Book Review: "Arizona on Stage: Playhouses, Plays, and Players in the Territory 1879-1912" by Thomas P. Collins
Thomas Collins's new book, "Arizona on Stage: Playhouses, Plays, and Players in the Territory 1879-1912," is a marvelously researched and passionately written history of a surprisingly lively era for theater-goers during a period that many of think consisted of gunfights, brothels and saloons. I'm sure the book, with its absorbing stories, historical theater posters, newspaper accounts and actors' photos, will be of immense interest to anyone interested in theater, arts or Arizona history - and will thoroughly entertain and inform anyone who picks it up.
Theaters ranged from the notorious Bird Cage Theater in Tombstone, whose "sensational activities" included "gambling, drinking, brawling, girlie shows, and prostitution," to the Patton Grand Opera House in Phoenix. Most theaters, "grand" or not, were legitimate attempts to bring theater arts to the developing towns, including Prescott, of the still rather Wild West of Arizona. And entertainment-starved citizens flocked to these places to see the plays and famous actors. While Hamlet, Macbeth and Othello never made it past the two opera houses in the lower desert to come to Prescott, the Elks Theater here did host plays such as "Soldiers of Fortune," "Marta of the Lowlands," "The Gold King" and many others.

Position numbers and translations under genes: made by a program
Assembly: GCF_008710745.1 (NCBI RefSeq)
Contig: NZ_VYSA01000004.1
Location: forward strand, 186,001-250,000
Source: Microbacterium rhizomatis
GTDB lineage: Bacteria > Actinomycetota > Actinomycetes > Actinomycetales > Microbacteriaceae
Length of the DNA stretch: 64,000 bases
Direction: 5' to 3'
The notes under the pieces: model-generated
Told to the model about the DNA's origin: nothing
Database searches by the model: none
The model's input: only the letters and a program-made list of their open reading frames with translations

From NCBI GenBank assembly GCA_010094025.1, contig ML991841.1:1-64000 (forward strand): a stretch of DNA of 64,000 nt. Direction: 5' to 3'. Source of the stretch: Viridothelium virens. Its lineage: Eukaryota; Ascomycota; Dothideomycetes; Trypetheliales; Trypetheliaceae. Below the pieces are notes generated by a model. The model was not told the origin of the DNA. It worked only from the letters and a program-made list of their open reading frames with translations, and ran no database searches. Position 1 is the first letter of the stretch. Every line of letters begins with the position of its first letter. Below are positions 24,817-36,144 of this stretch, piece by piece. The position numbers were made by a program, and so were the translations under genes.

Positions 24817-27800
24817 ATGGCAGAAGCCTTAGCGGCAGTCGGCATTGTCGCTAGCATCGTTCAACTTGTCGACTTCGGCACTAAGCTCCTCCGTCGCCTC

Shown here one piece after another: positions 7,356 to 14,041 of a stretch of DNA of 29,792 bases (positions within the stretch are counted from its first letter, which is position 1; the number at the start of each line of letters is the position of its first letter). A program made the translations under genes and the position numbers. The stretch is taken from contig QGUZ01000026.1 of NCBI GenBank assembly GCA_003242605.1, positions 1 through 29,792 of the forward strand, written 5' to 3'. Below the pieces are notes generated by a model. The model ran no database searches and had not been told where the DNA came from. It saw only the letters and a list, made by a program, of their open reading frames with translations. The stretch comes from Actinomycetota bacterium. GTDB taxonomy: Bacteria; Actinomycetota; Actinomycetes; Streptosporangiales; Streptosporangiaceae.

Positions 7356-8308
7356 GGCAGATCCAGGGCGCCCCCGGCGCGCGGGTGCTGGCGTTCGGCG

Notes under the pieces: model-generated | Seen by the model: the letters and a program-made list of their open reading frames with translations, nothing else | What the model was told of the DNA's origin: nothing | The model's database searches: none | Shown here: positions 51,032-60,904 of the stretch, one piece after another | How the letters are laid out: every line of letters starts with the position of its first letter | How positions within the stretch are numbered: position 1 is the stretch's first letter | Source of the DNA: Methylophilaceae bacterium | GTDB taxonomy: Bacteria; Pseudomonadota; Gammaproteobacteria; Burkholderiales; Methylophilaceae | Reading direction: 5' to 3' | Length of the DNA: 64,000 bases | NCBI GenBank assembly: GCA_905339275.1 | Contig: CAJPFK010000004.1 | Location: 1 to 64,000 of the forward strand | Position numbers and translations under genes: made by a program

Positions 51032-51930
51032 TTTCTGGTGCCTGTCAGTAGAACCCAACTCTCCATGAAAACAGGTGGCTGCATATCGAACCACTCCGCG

Collins writes of the lives, works and escapades of many of these early actors and he devotes much of his book to three great actresses who wowed audiences in the Arizona Territory: Pauline Markham, the notorious burlesque songstress; (Mary) Jeffreys-Lewis, the scandalous stage beauty who excelled at playing wicked women; and Sarah Bernhardt, renowned as the world's greatest actress and quixotic celebrity. Collins focuses on their sensational off-stage lives and highlights a few of their greatest roles. He will present a colorful PowerPoint slide presentation at the Peregrine Book Company at 2 p.m. Saturday, Jan. 9, which will bring the great dames and much more of the early Arizona stage back to life.
Reviewed by Susan Lang, Peregrine Book Company event coordinator
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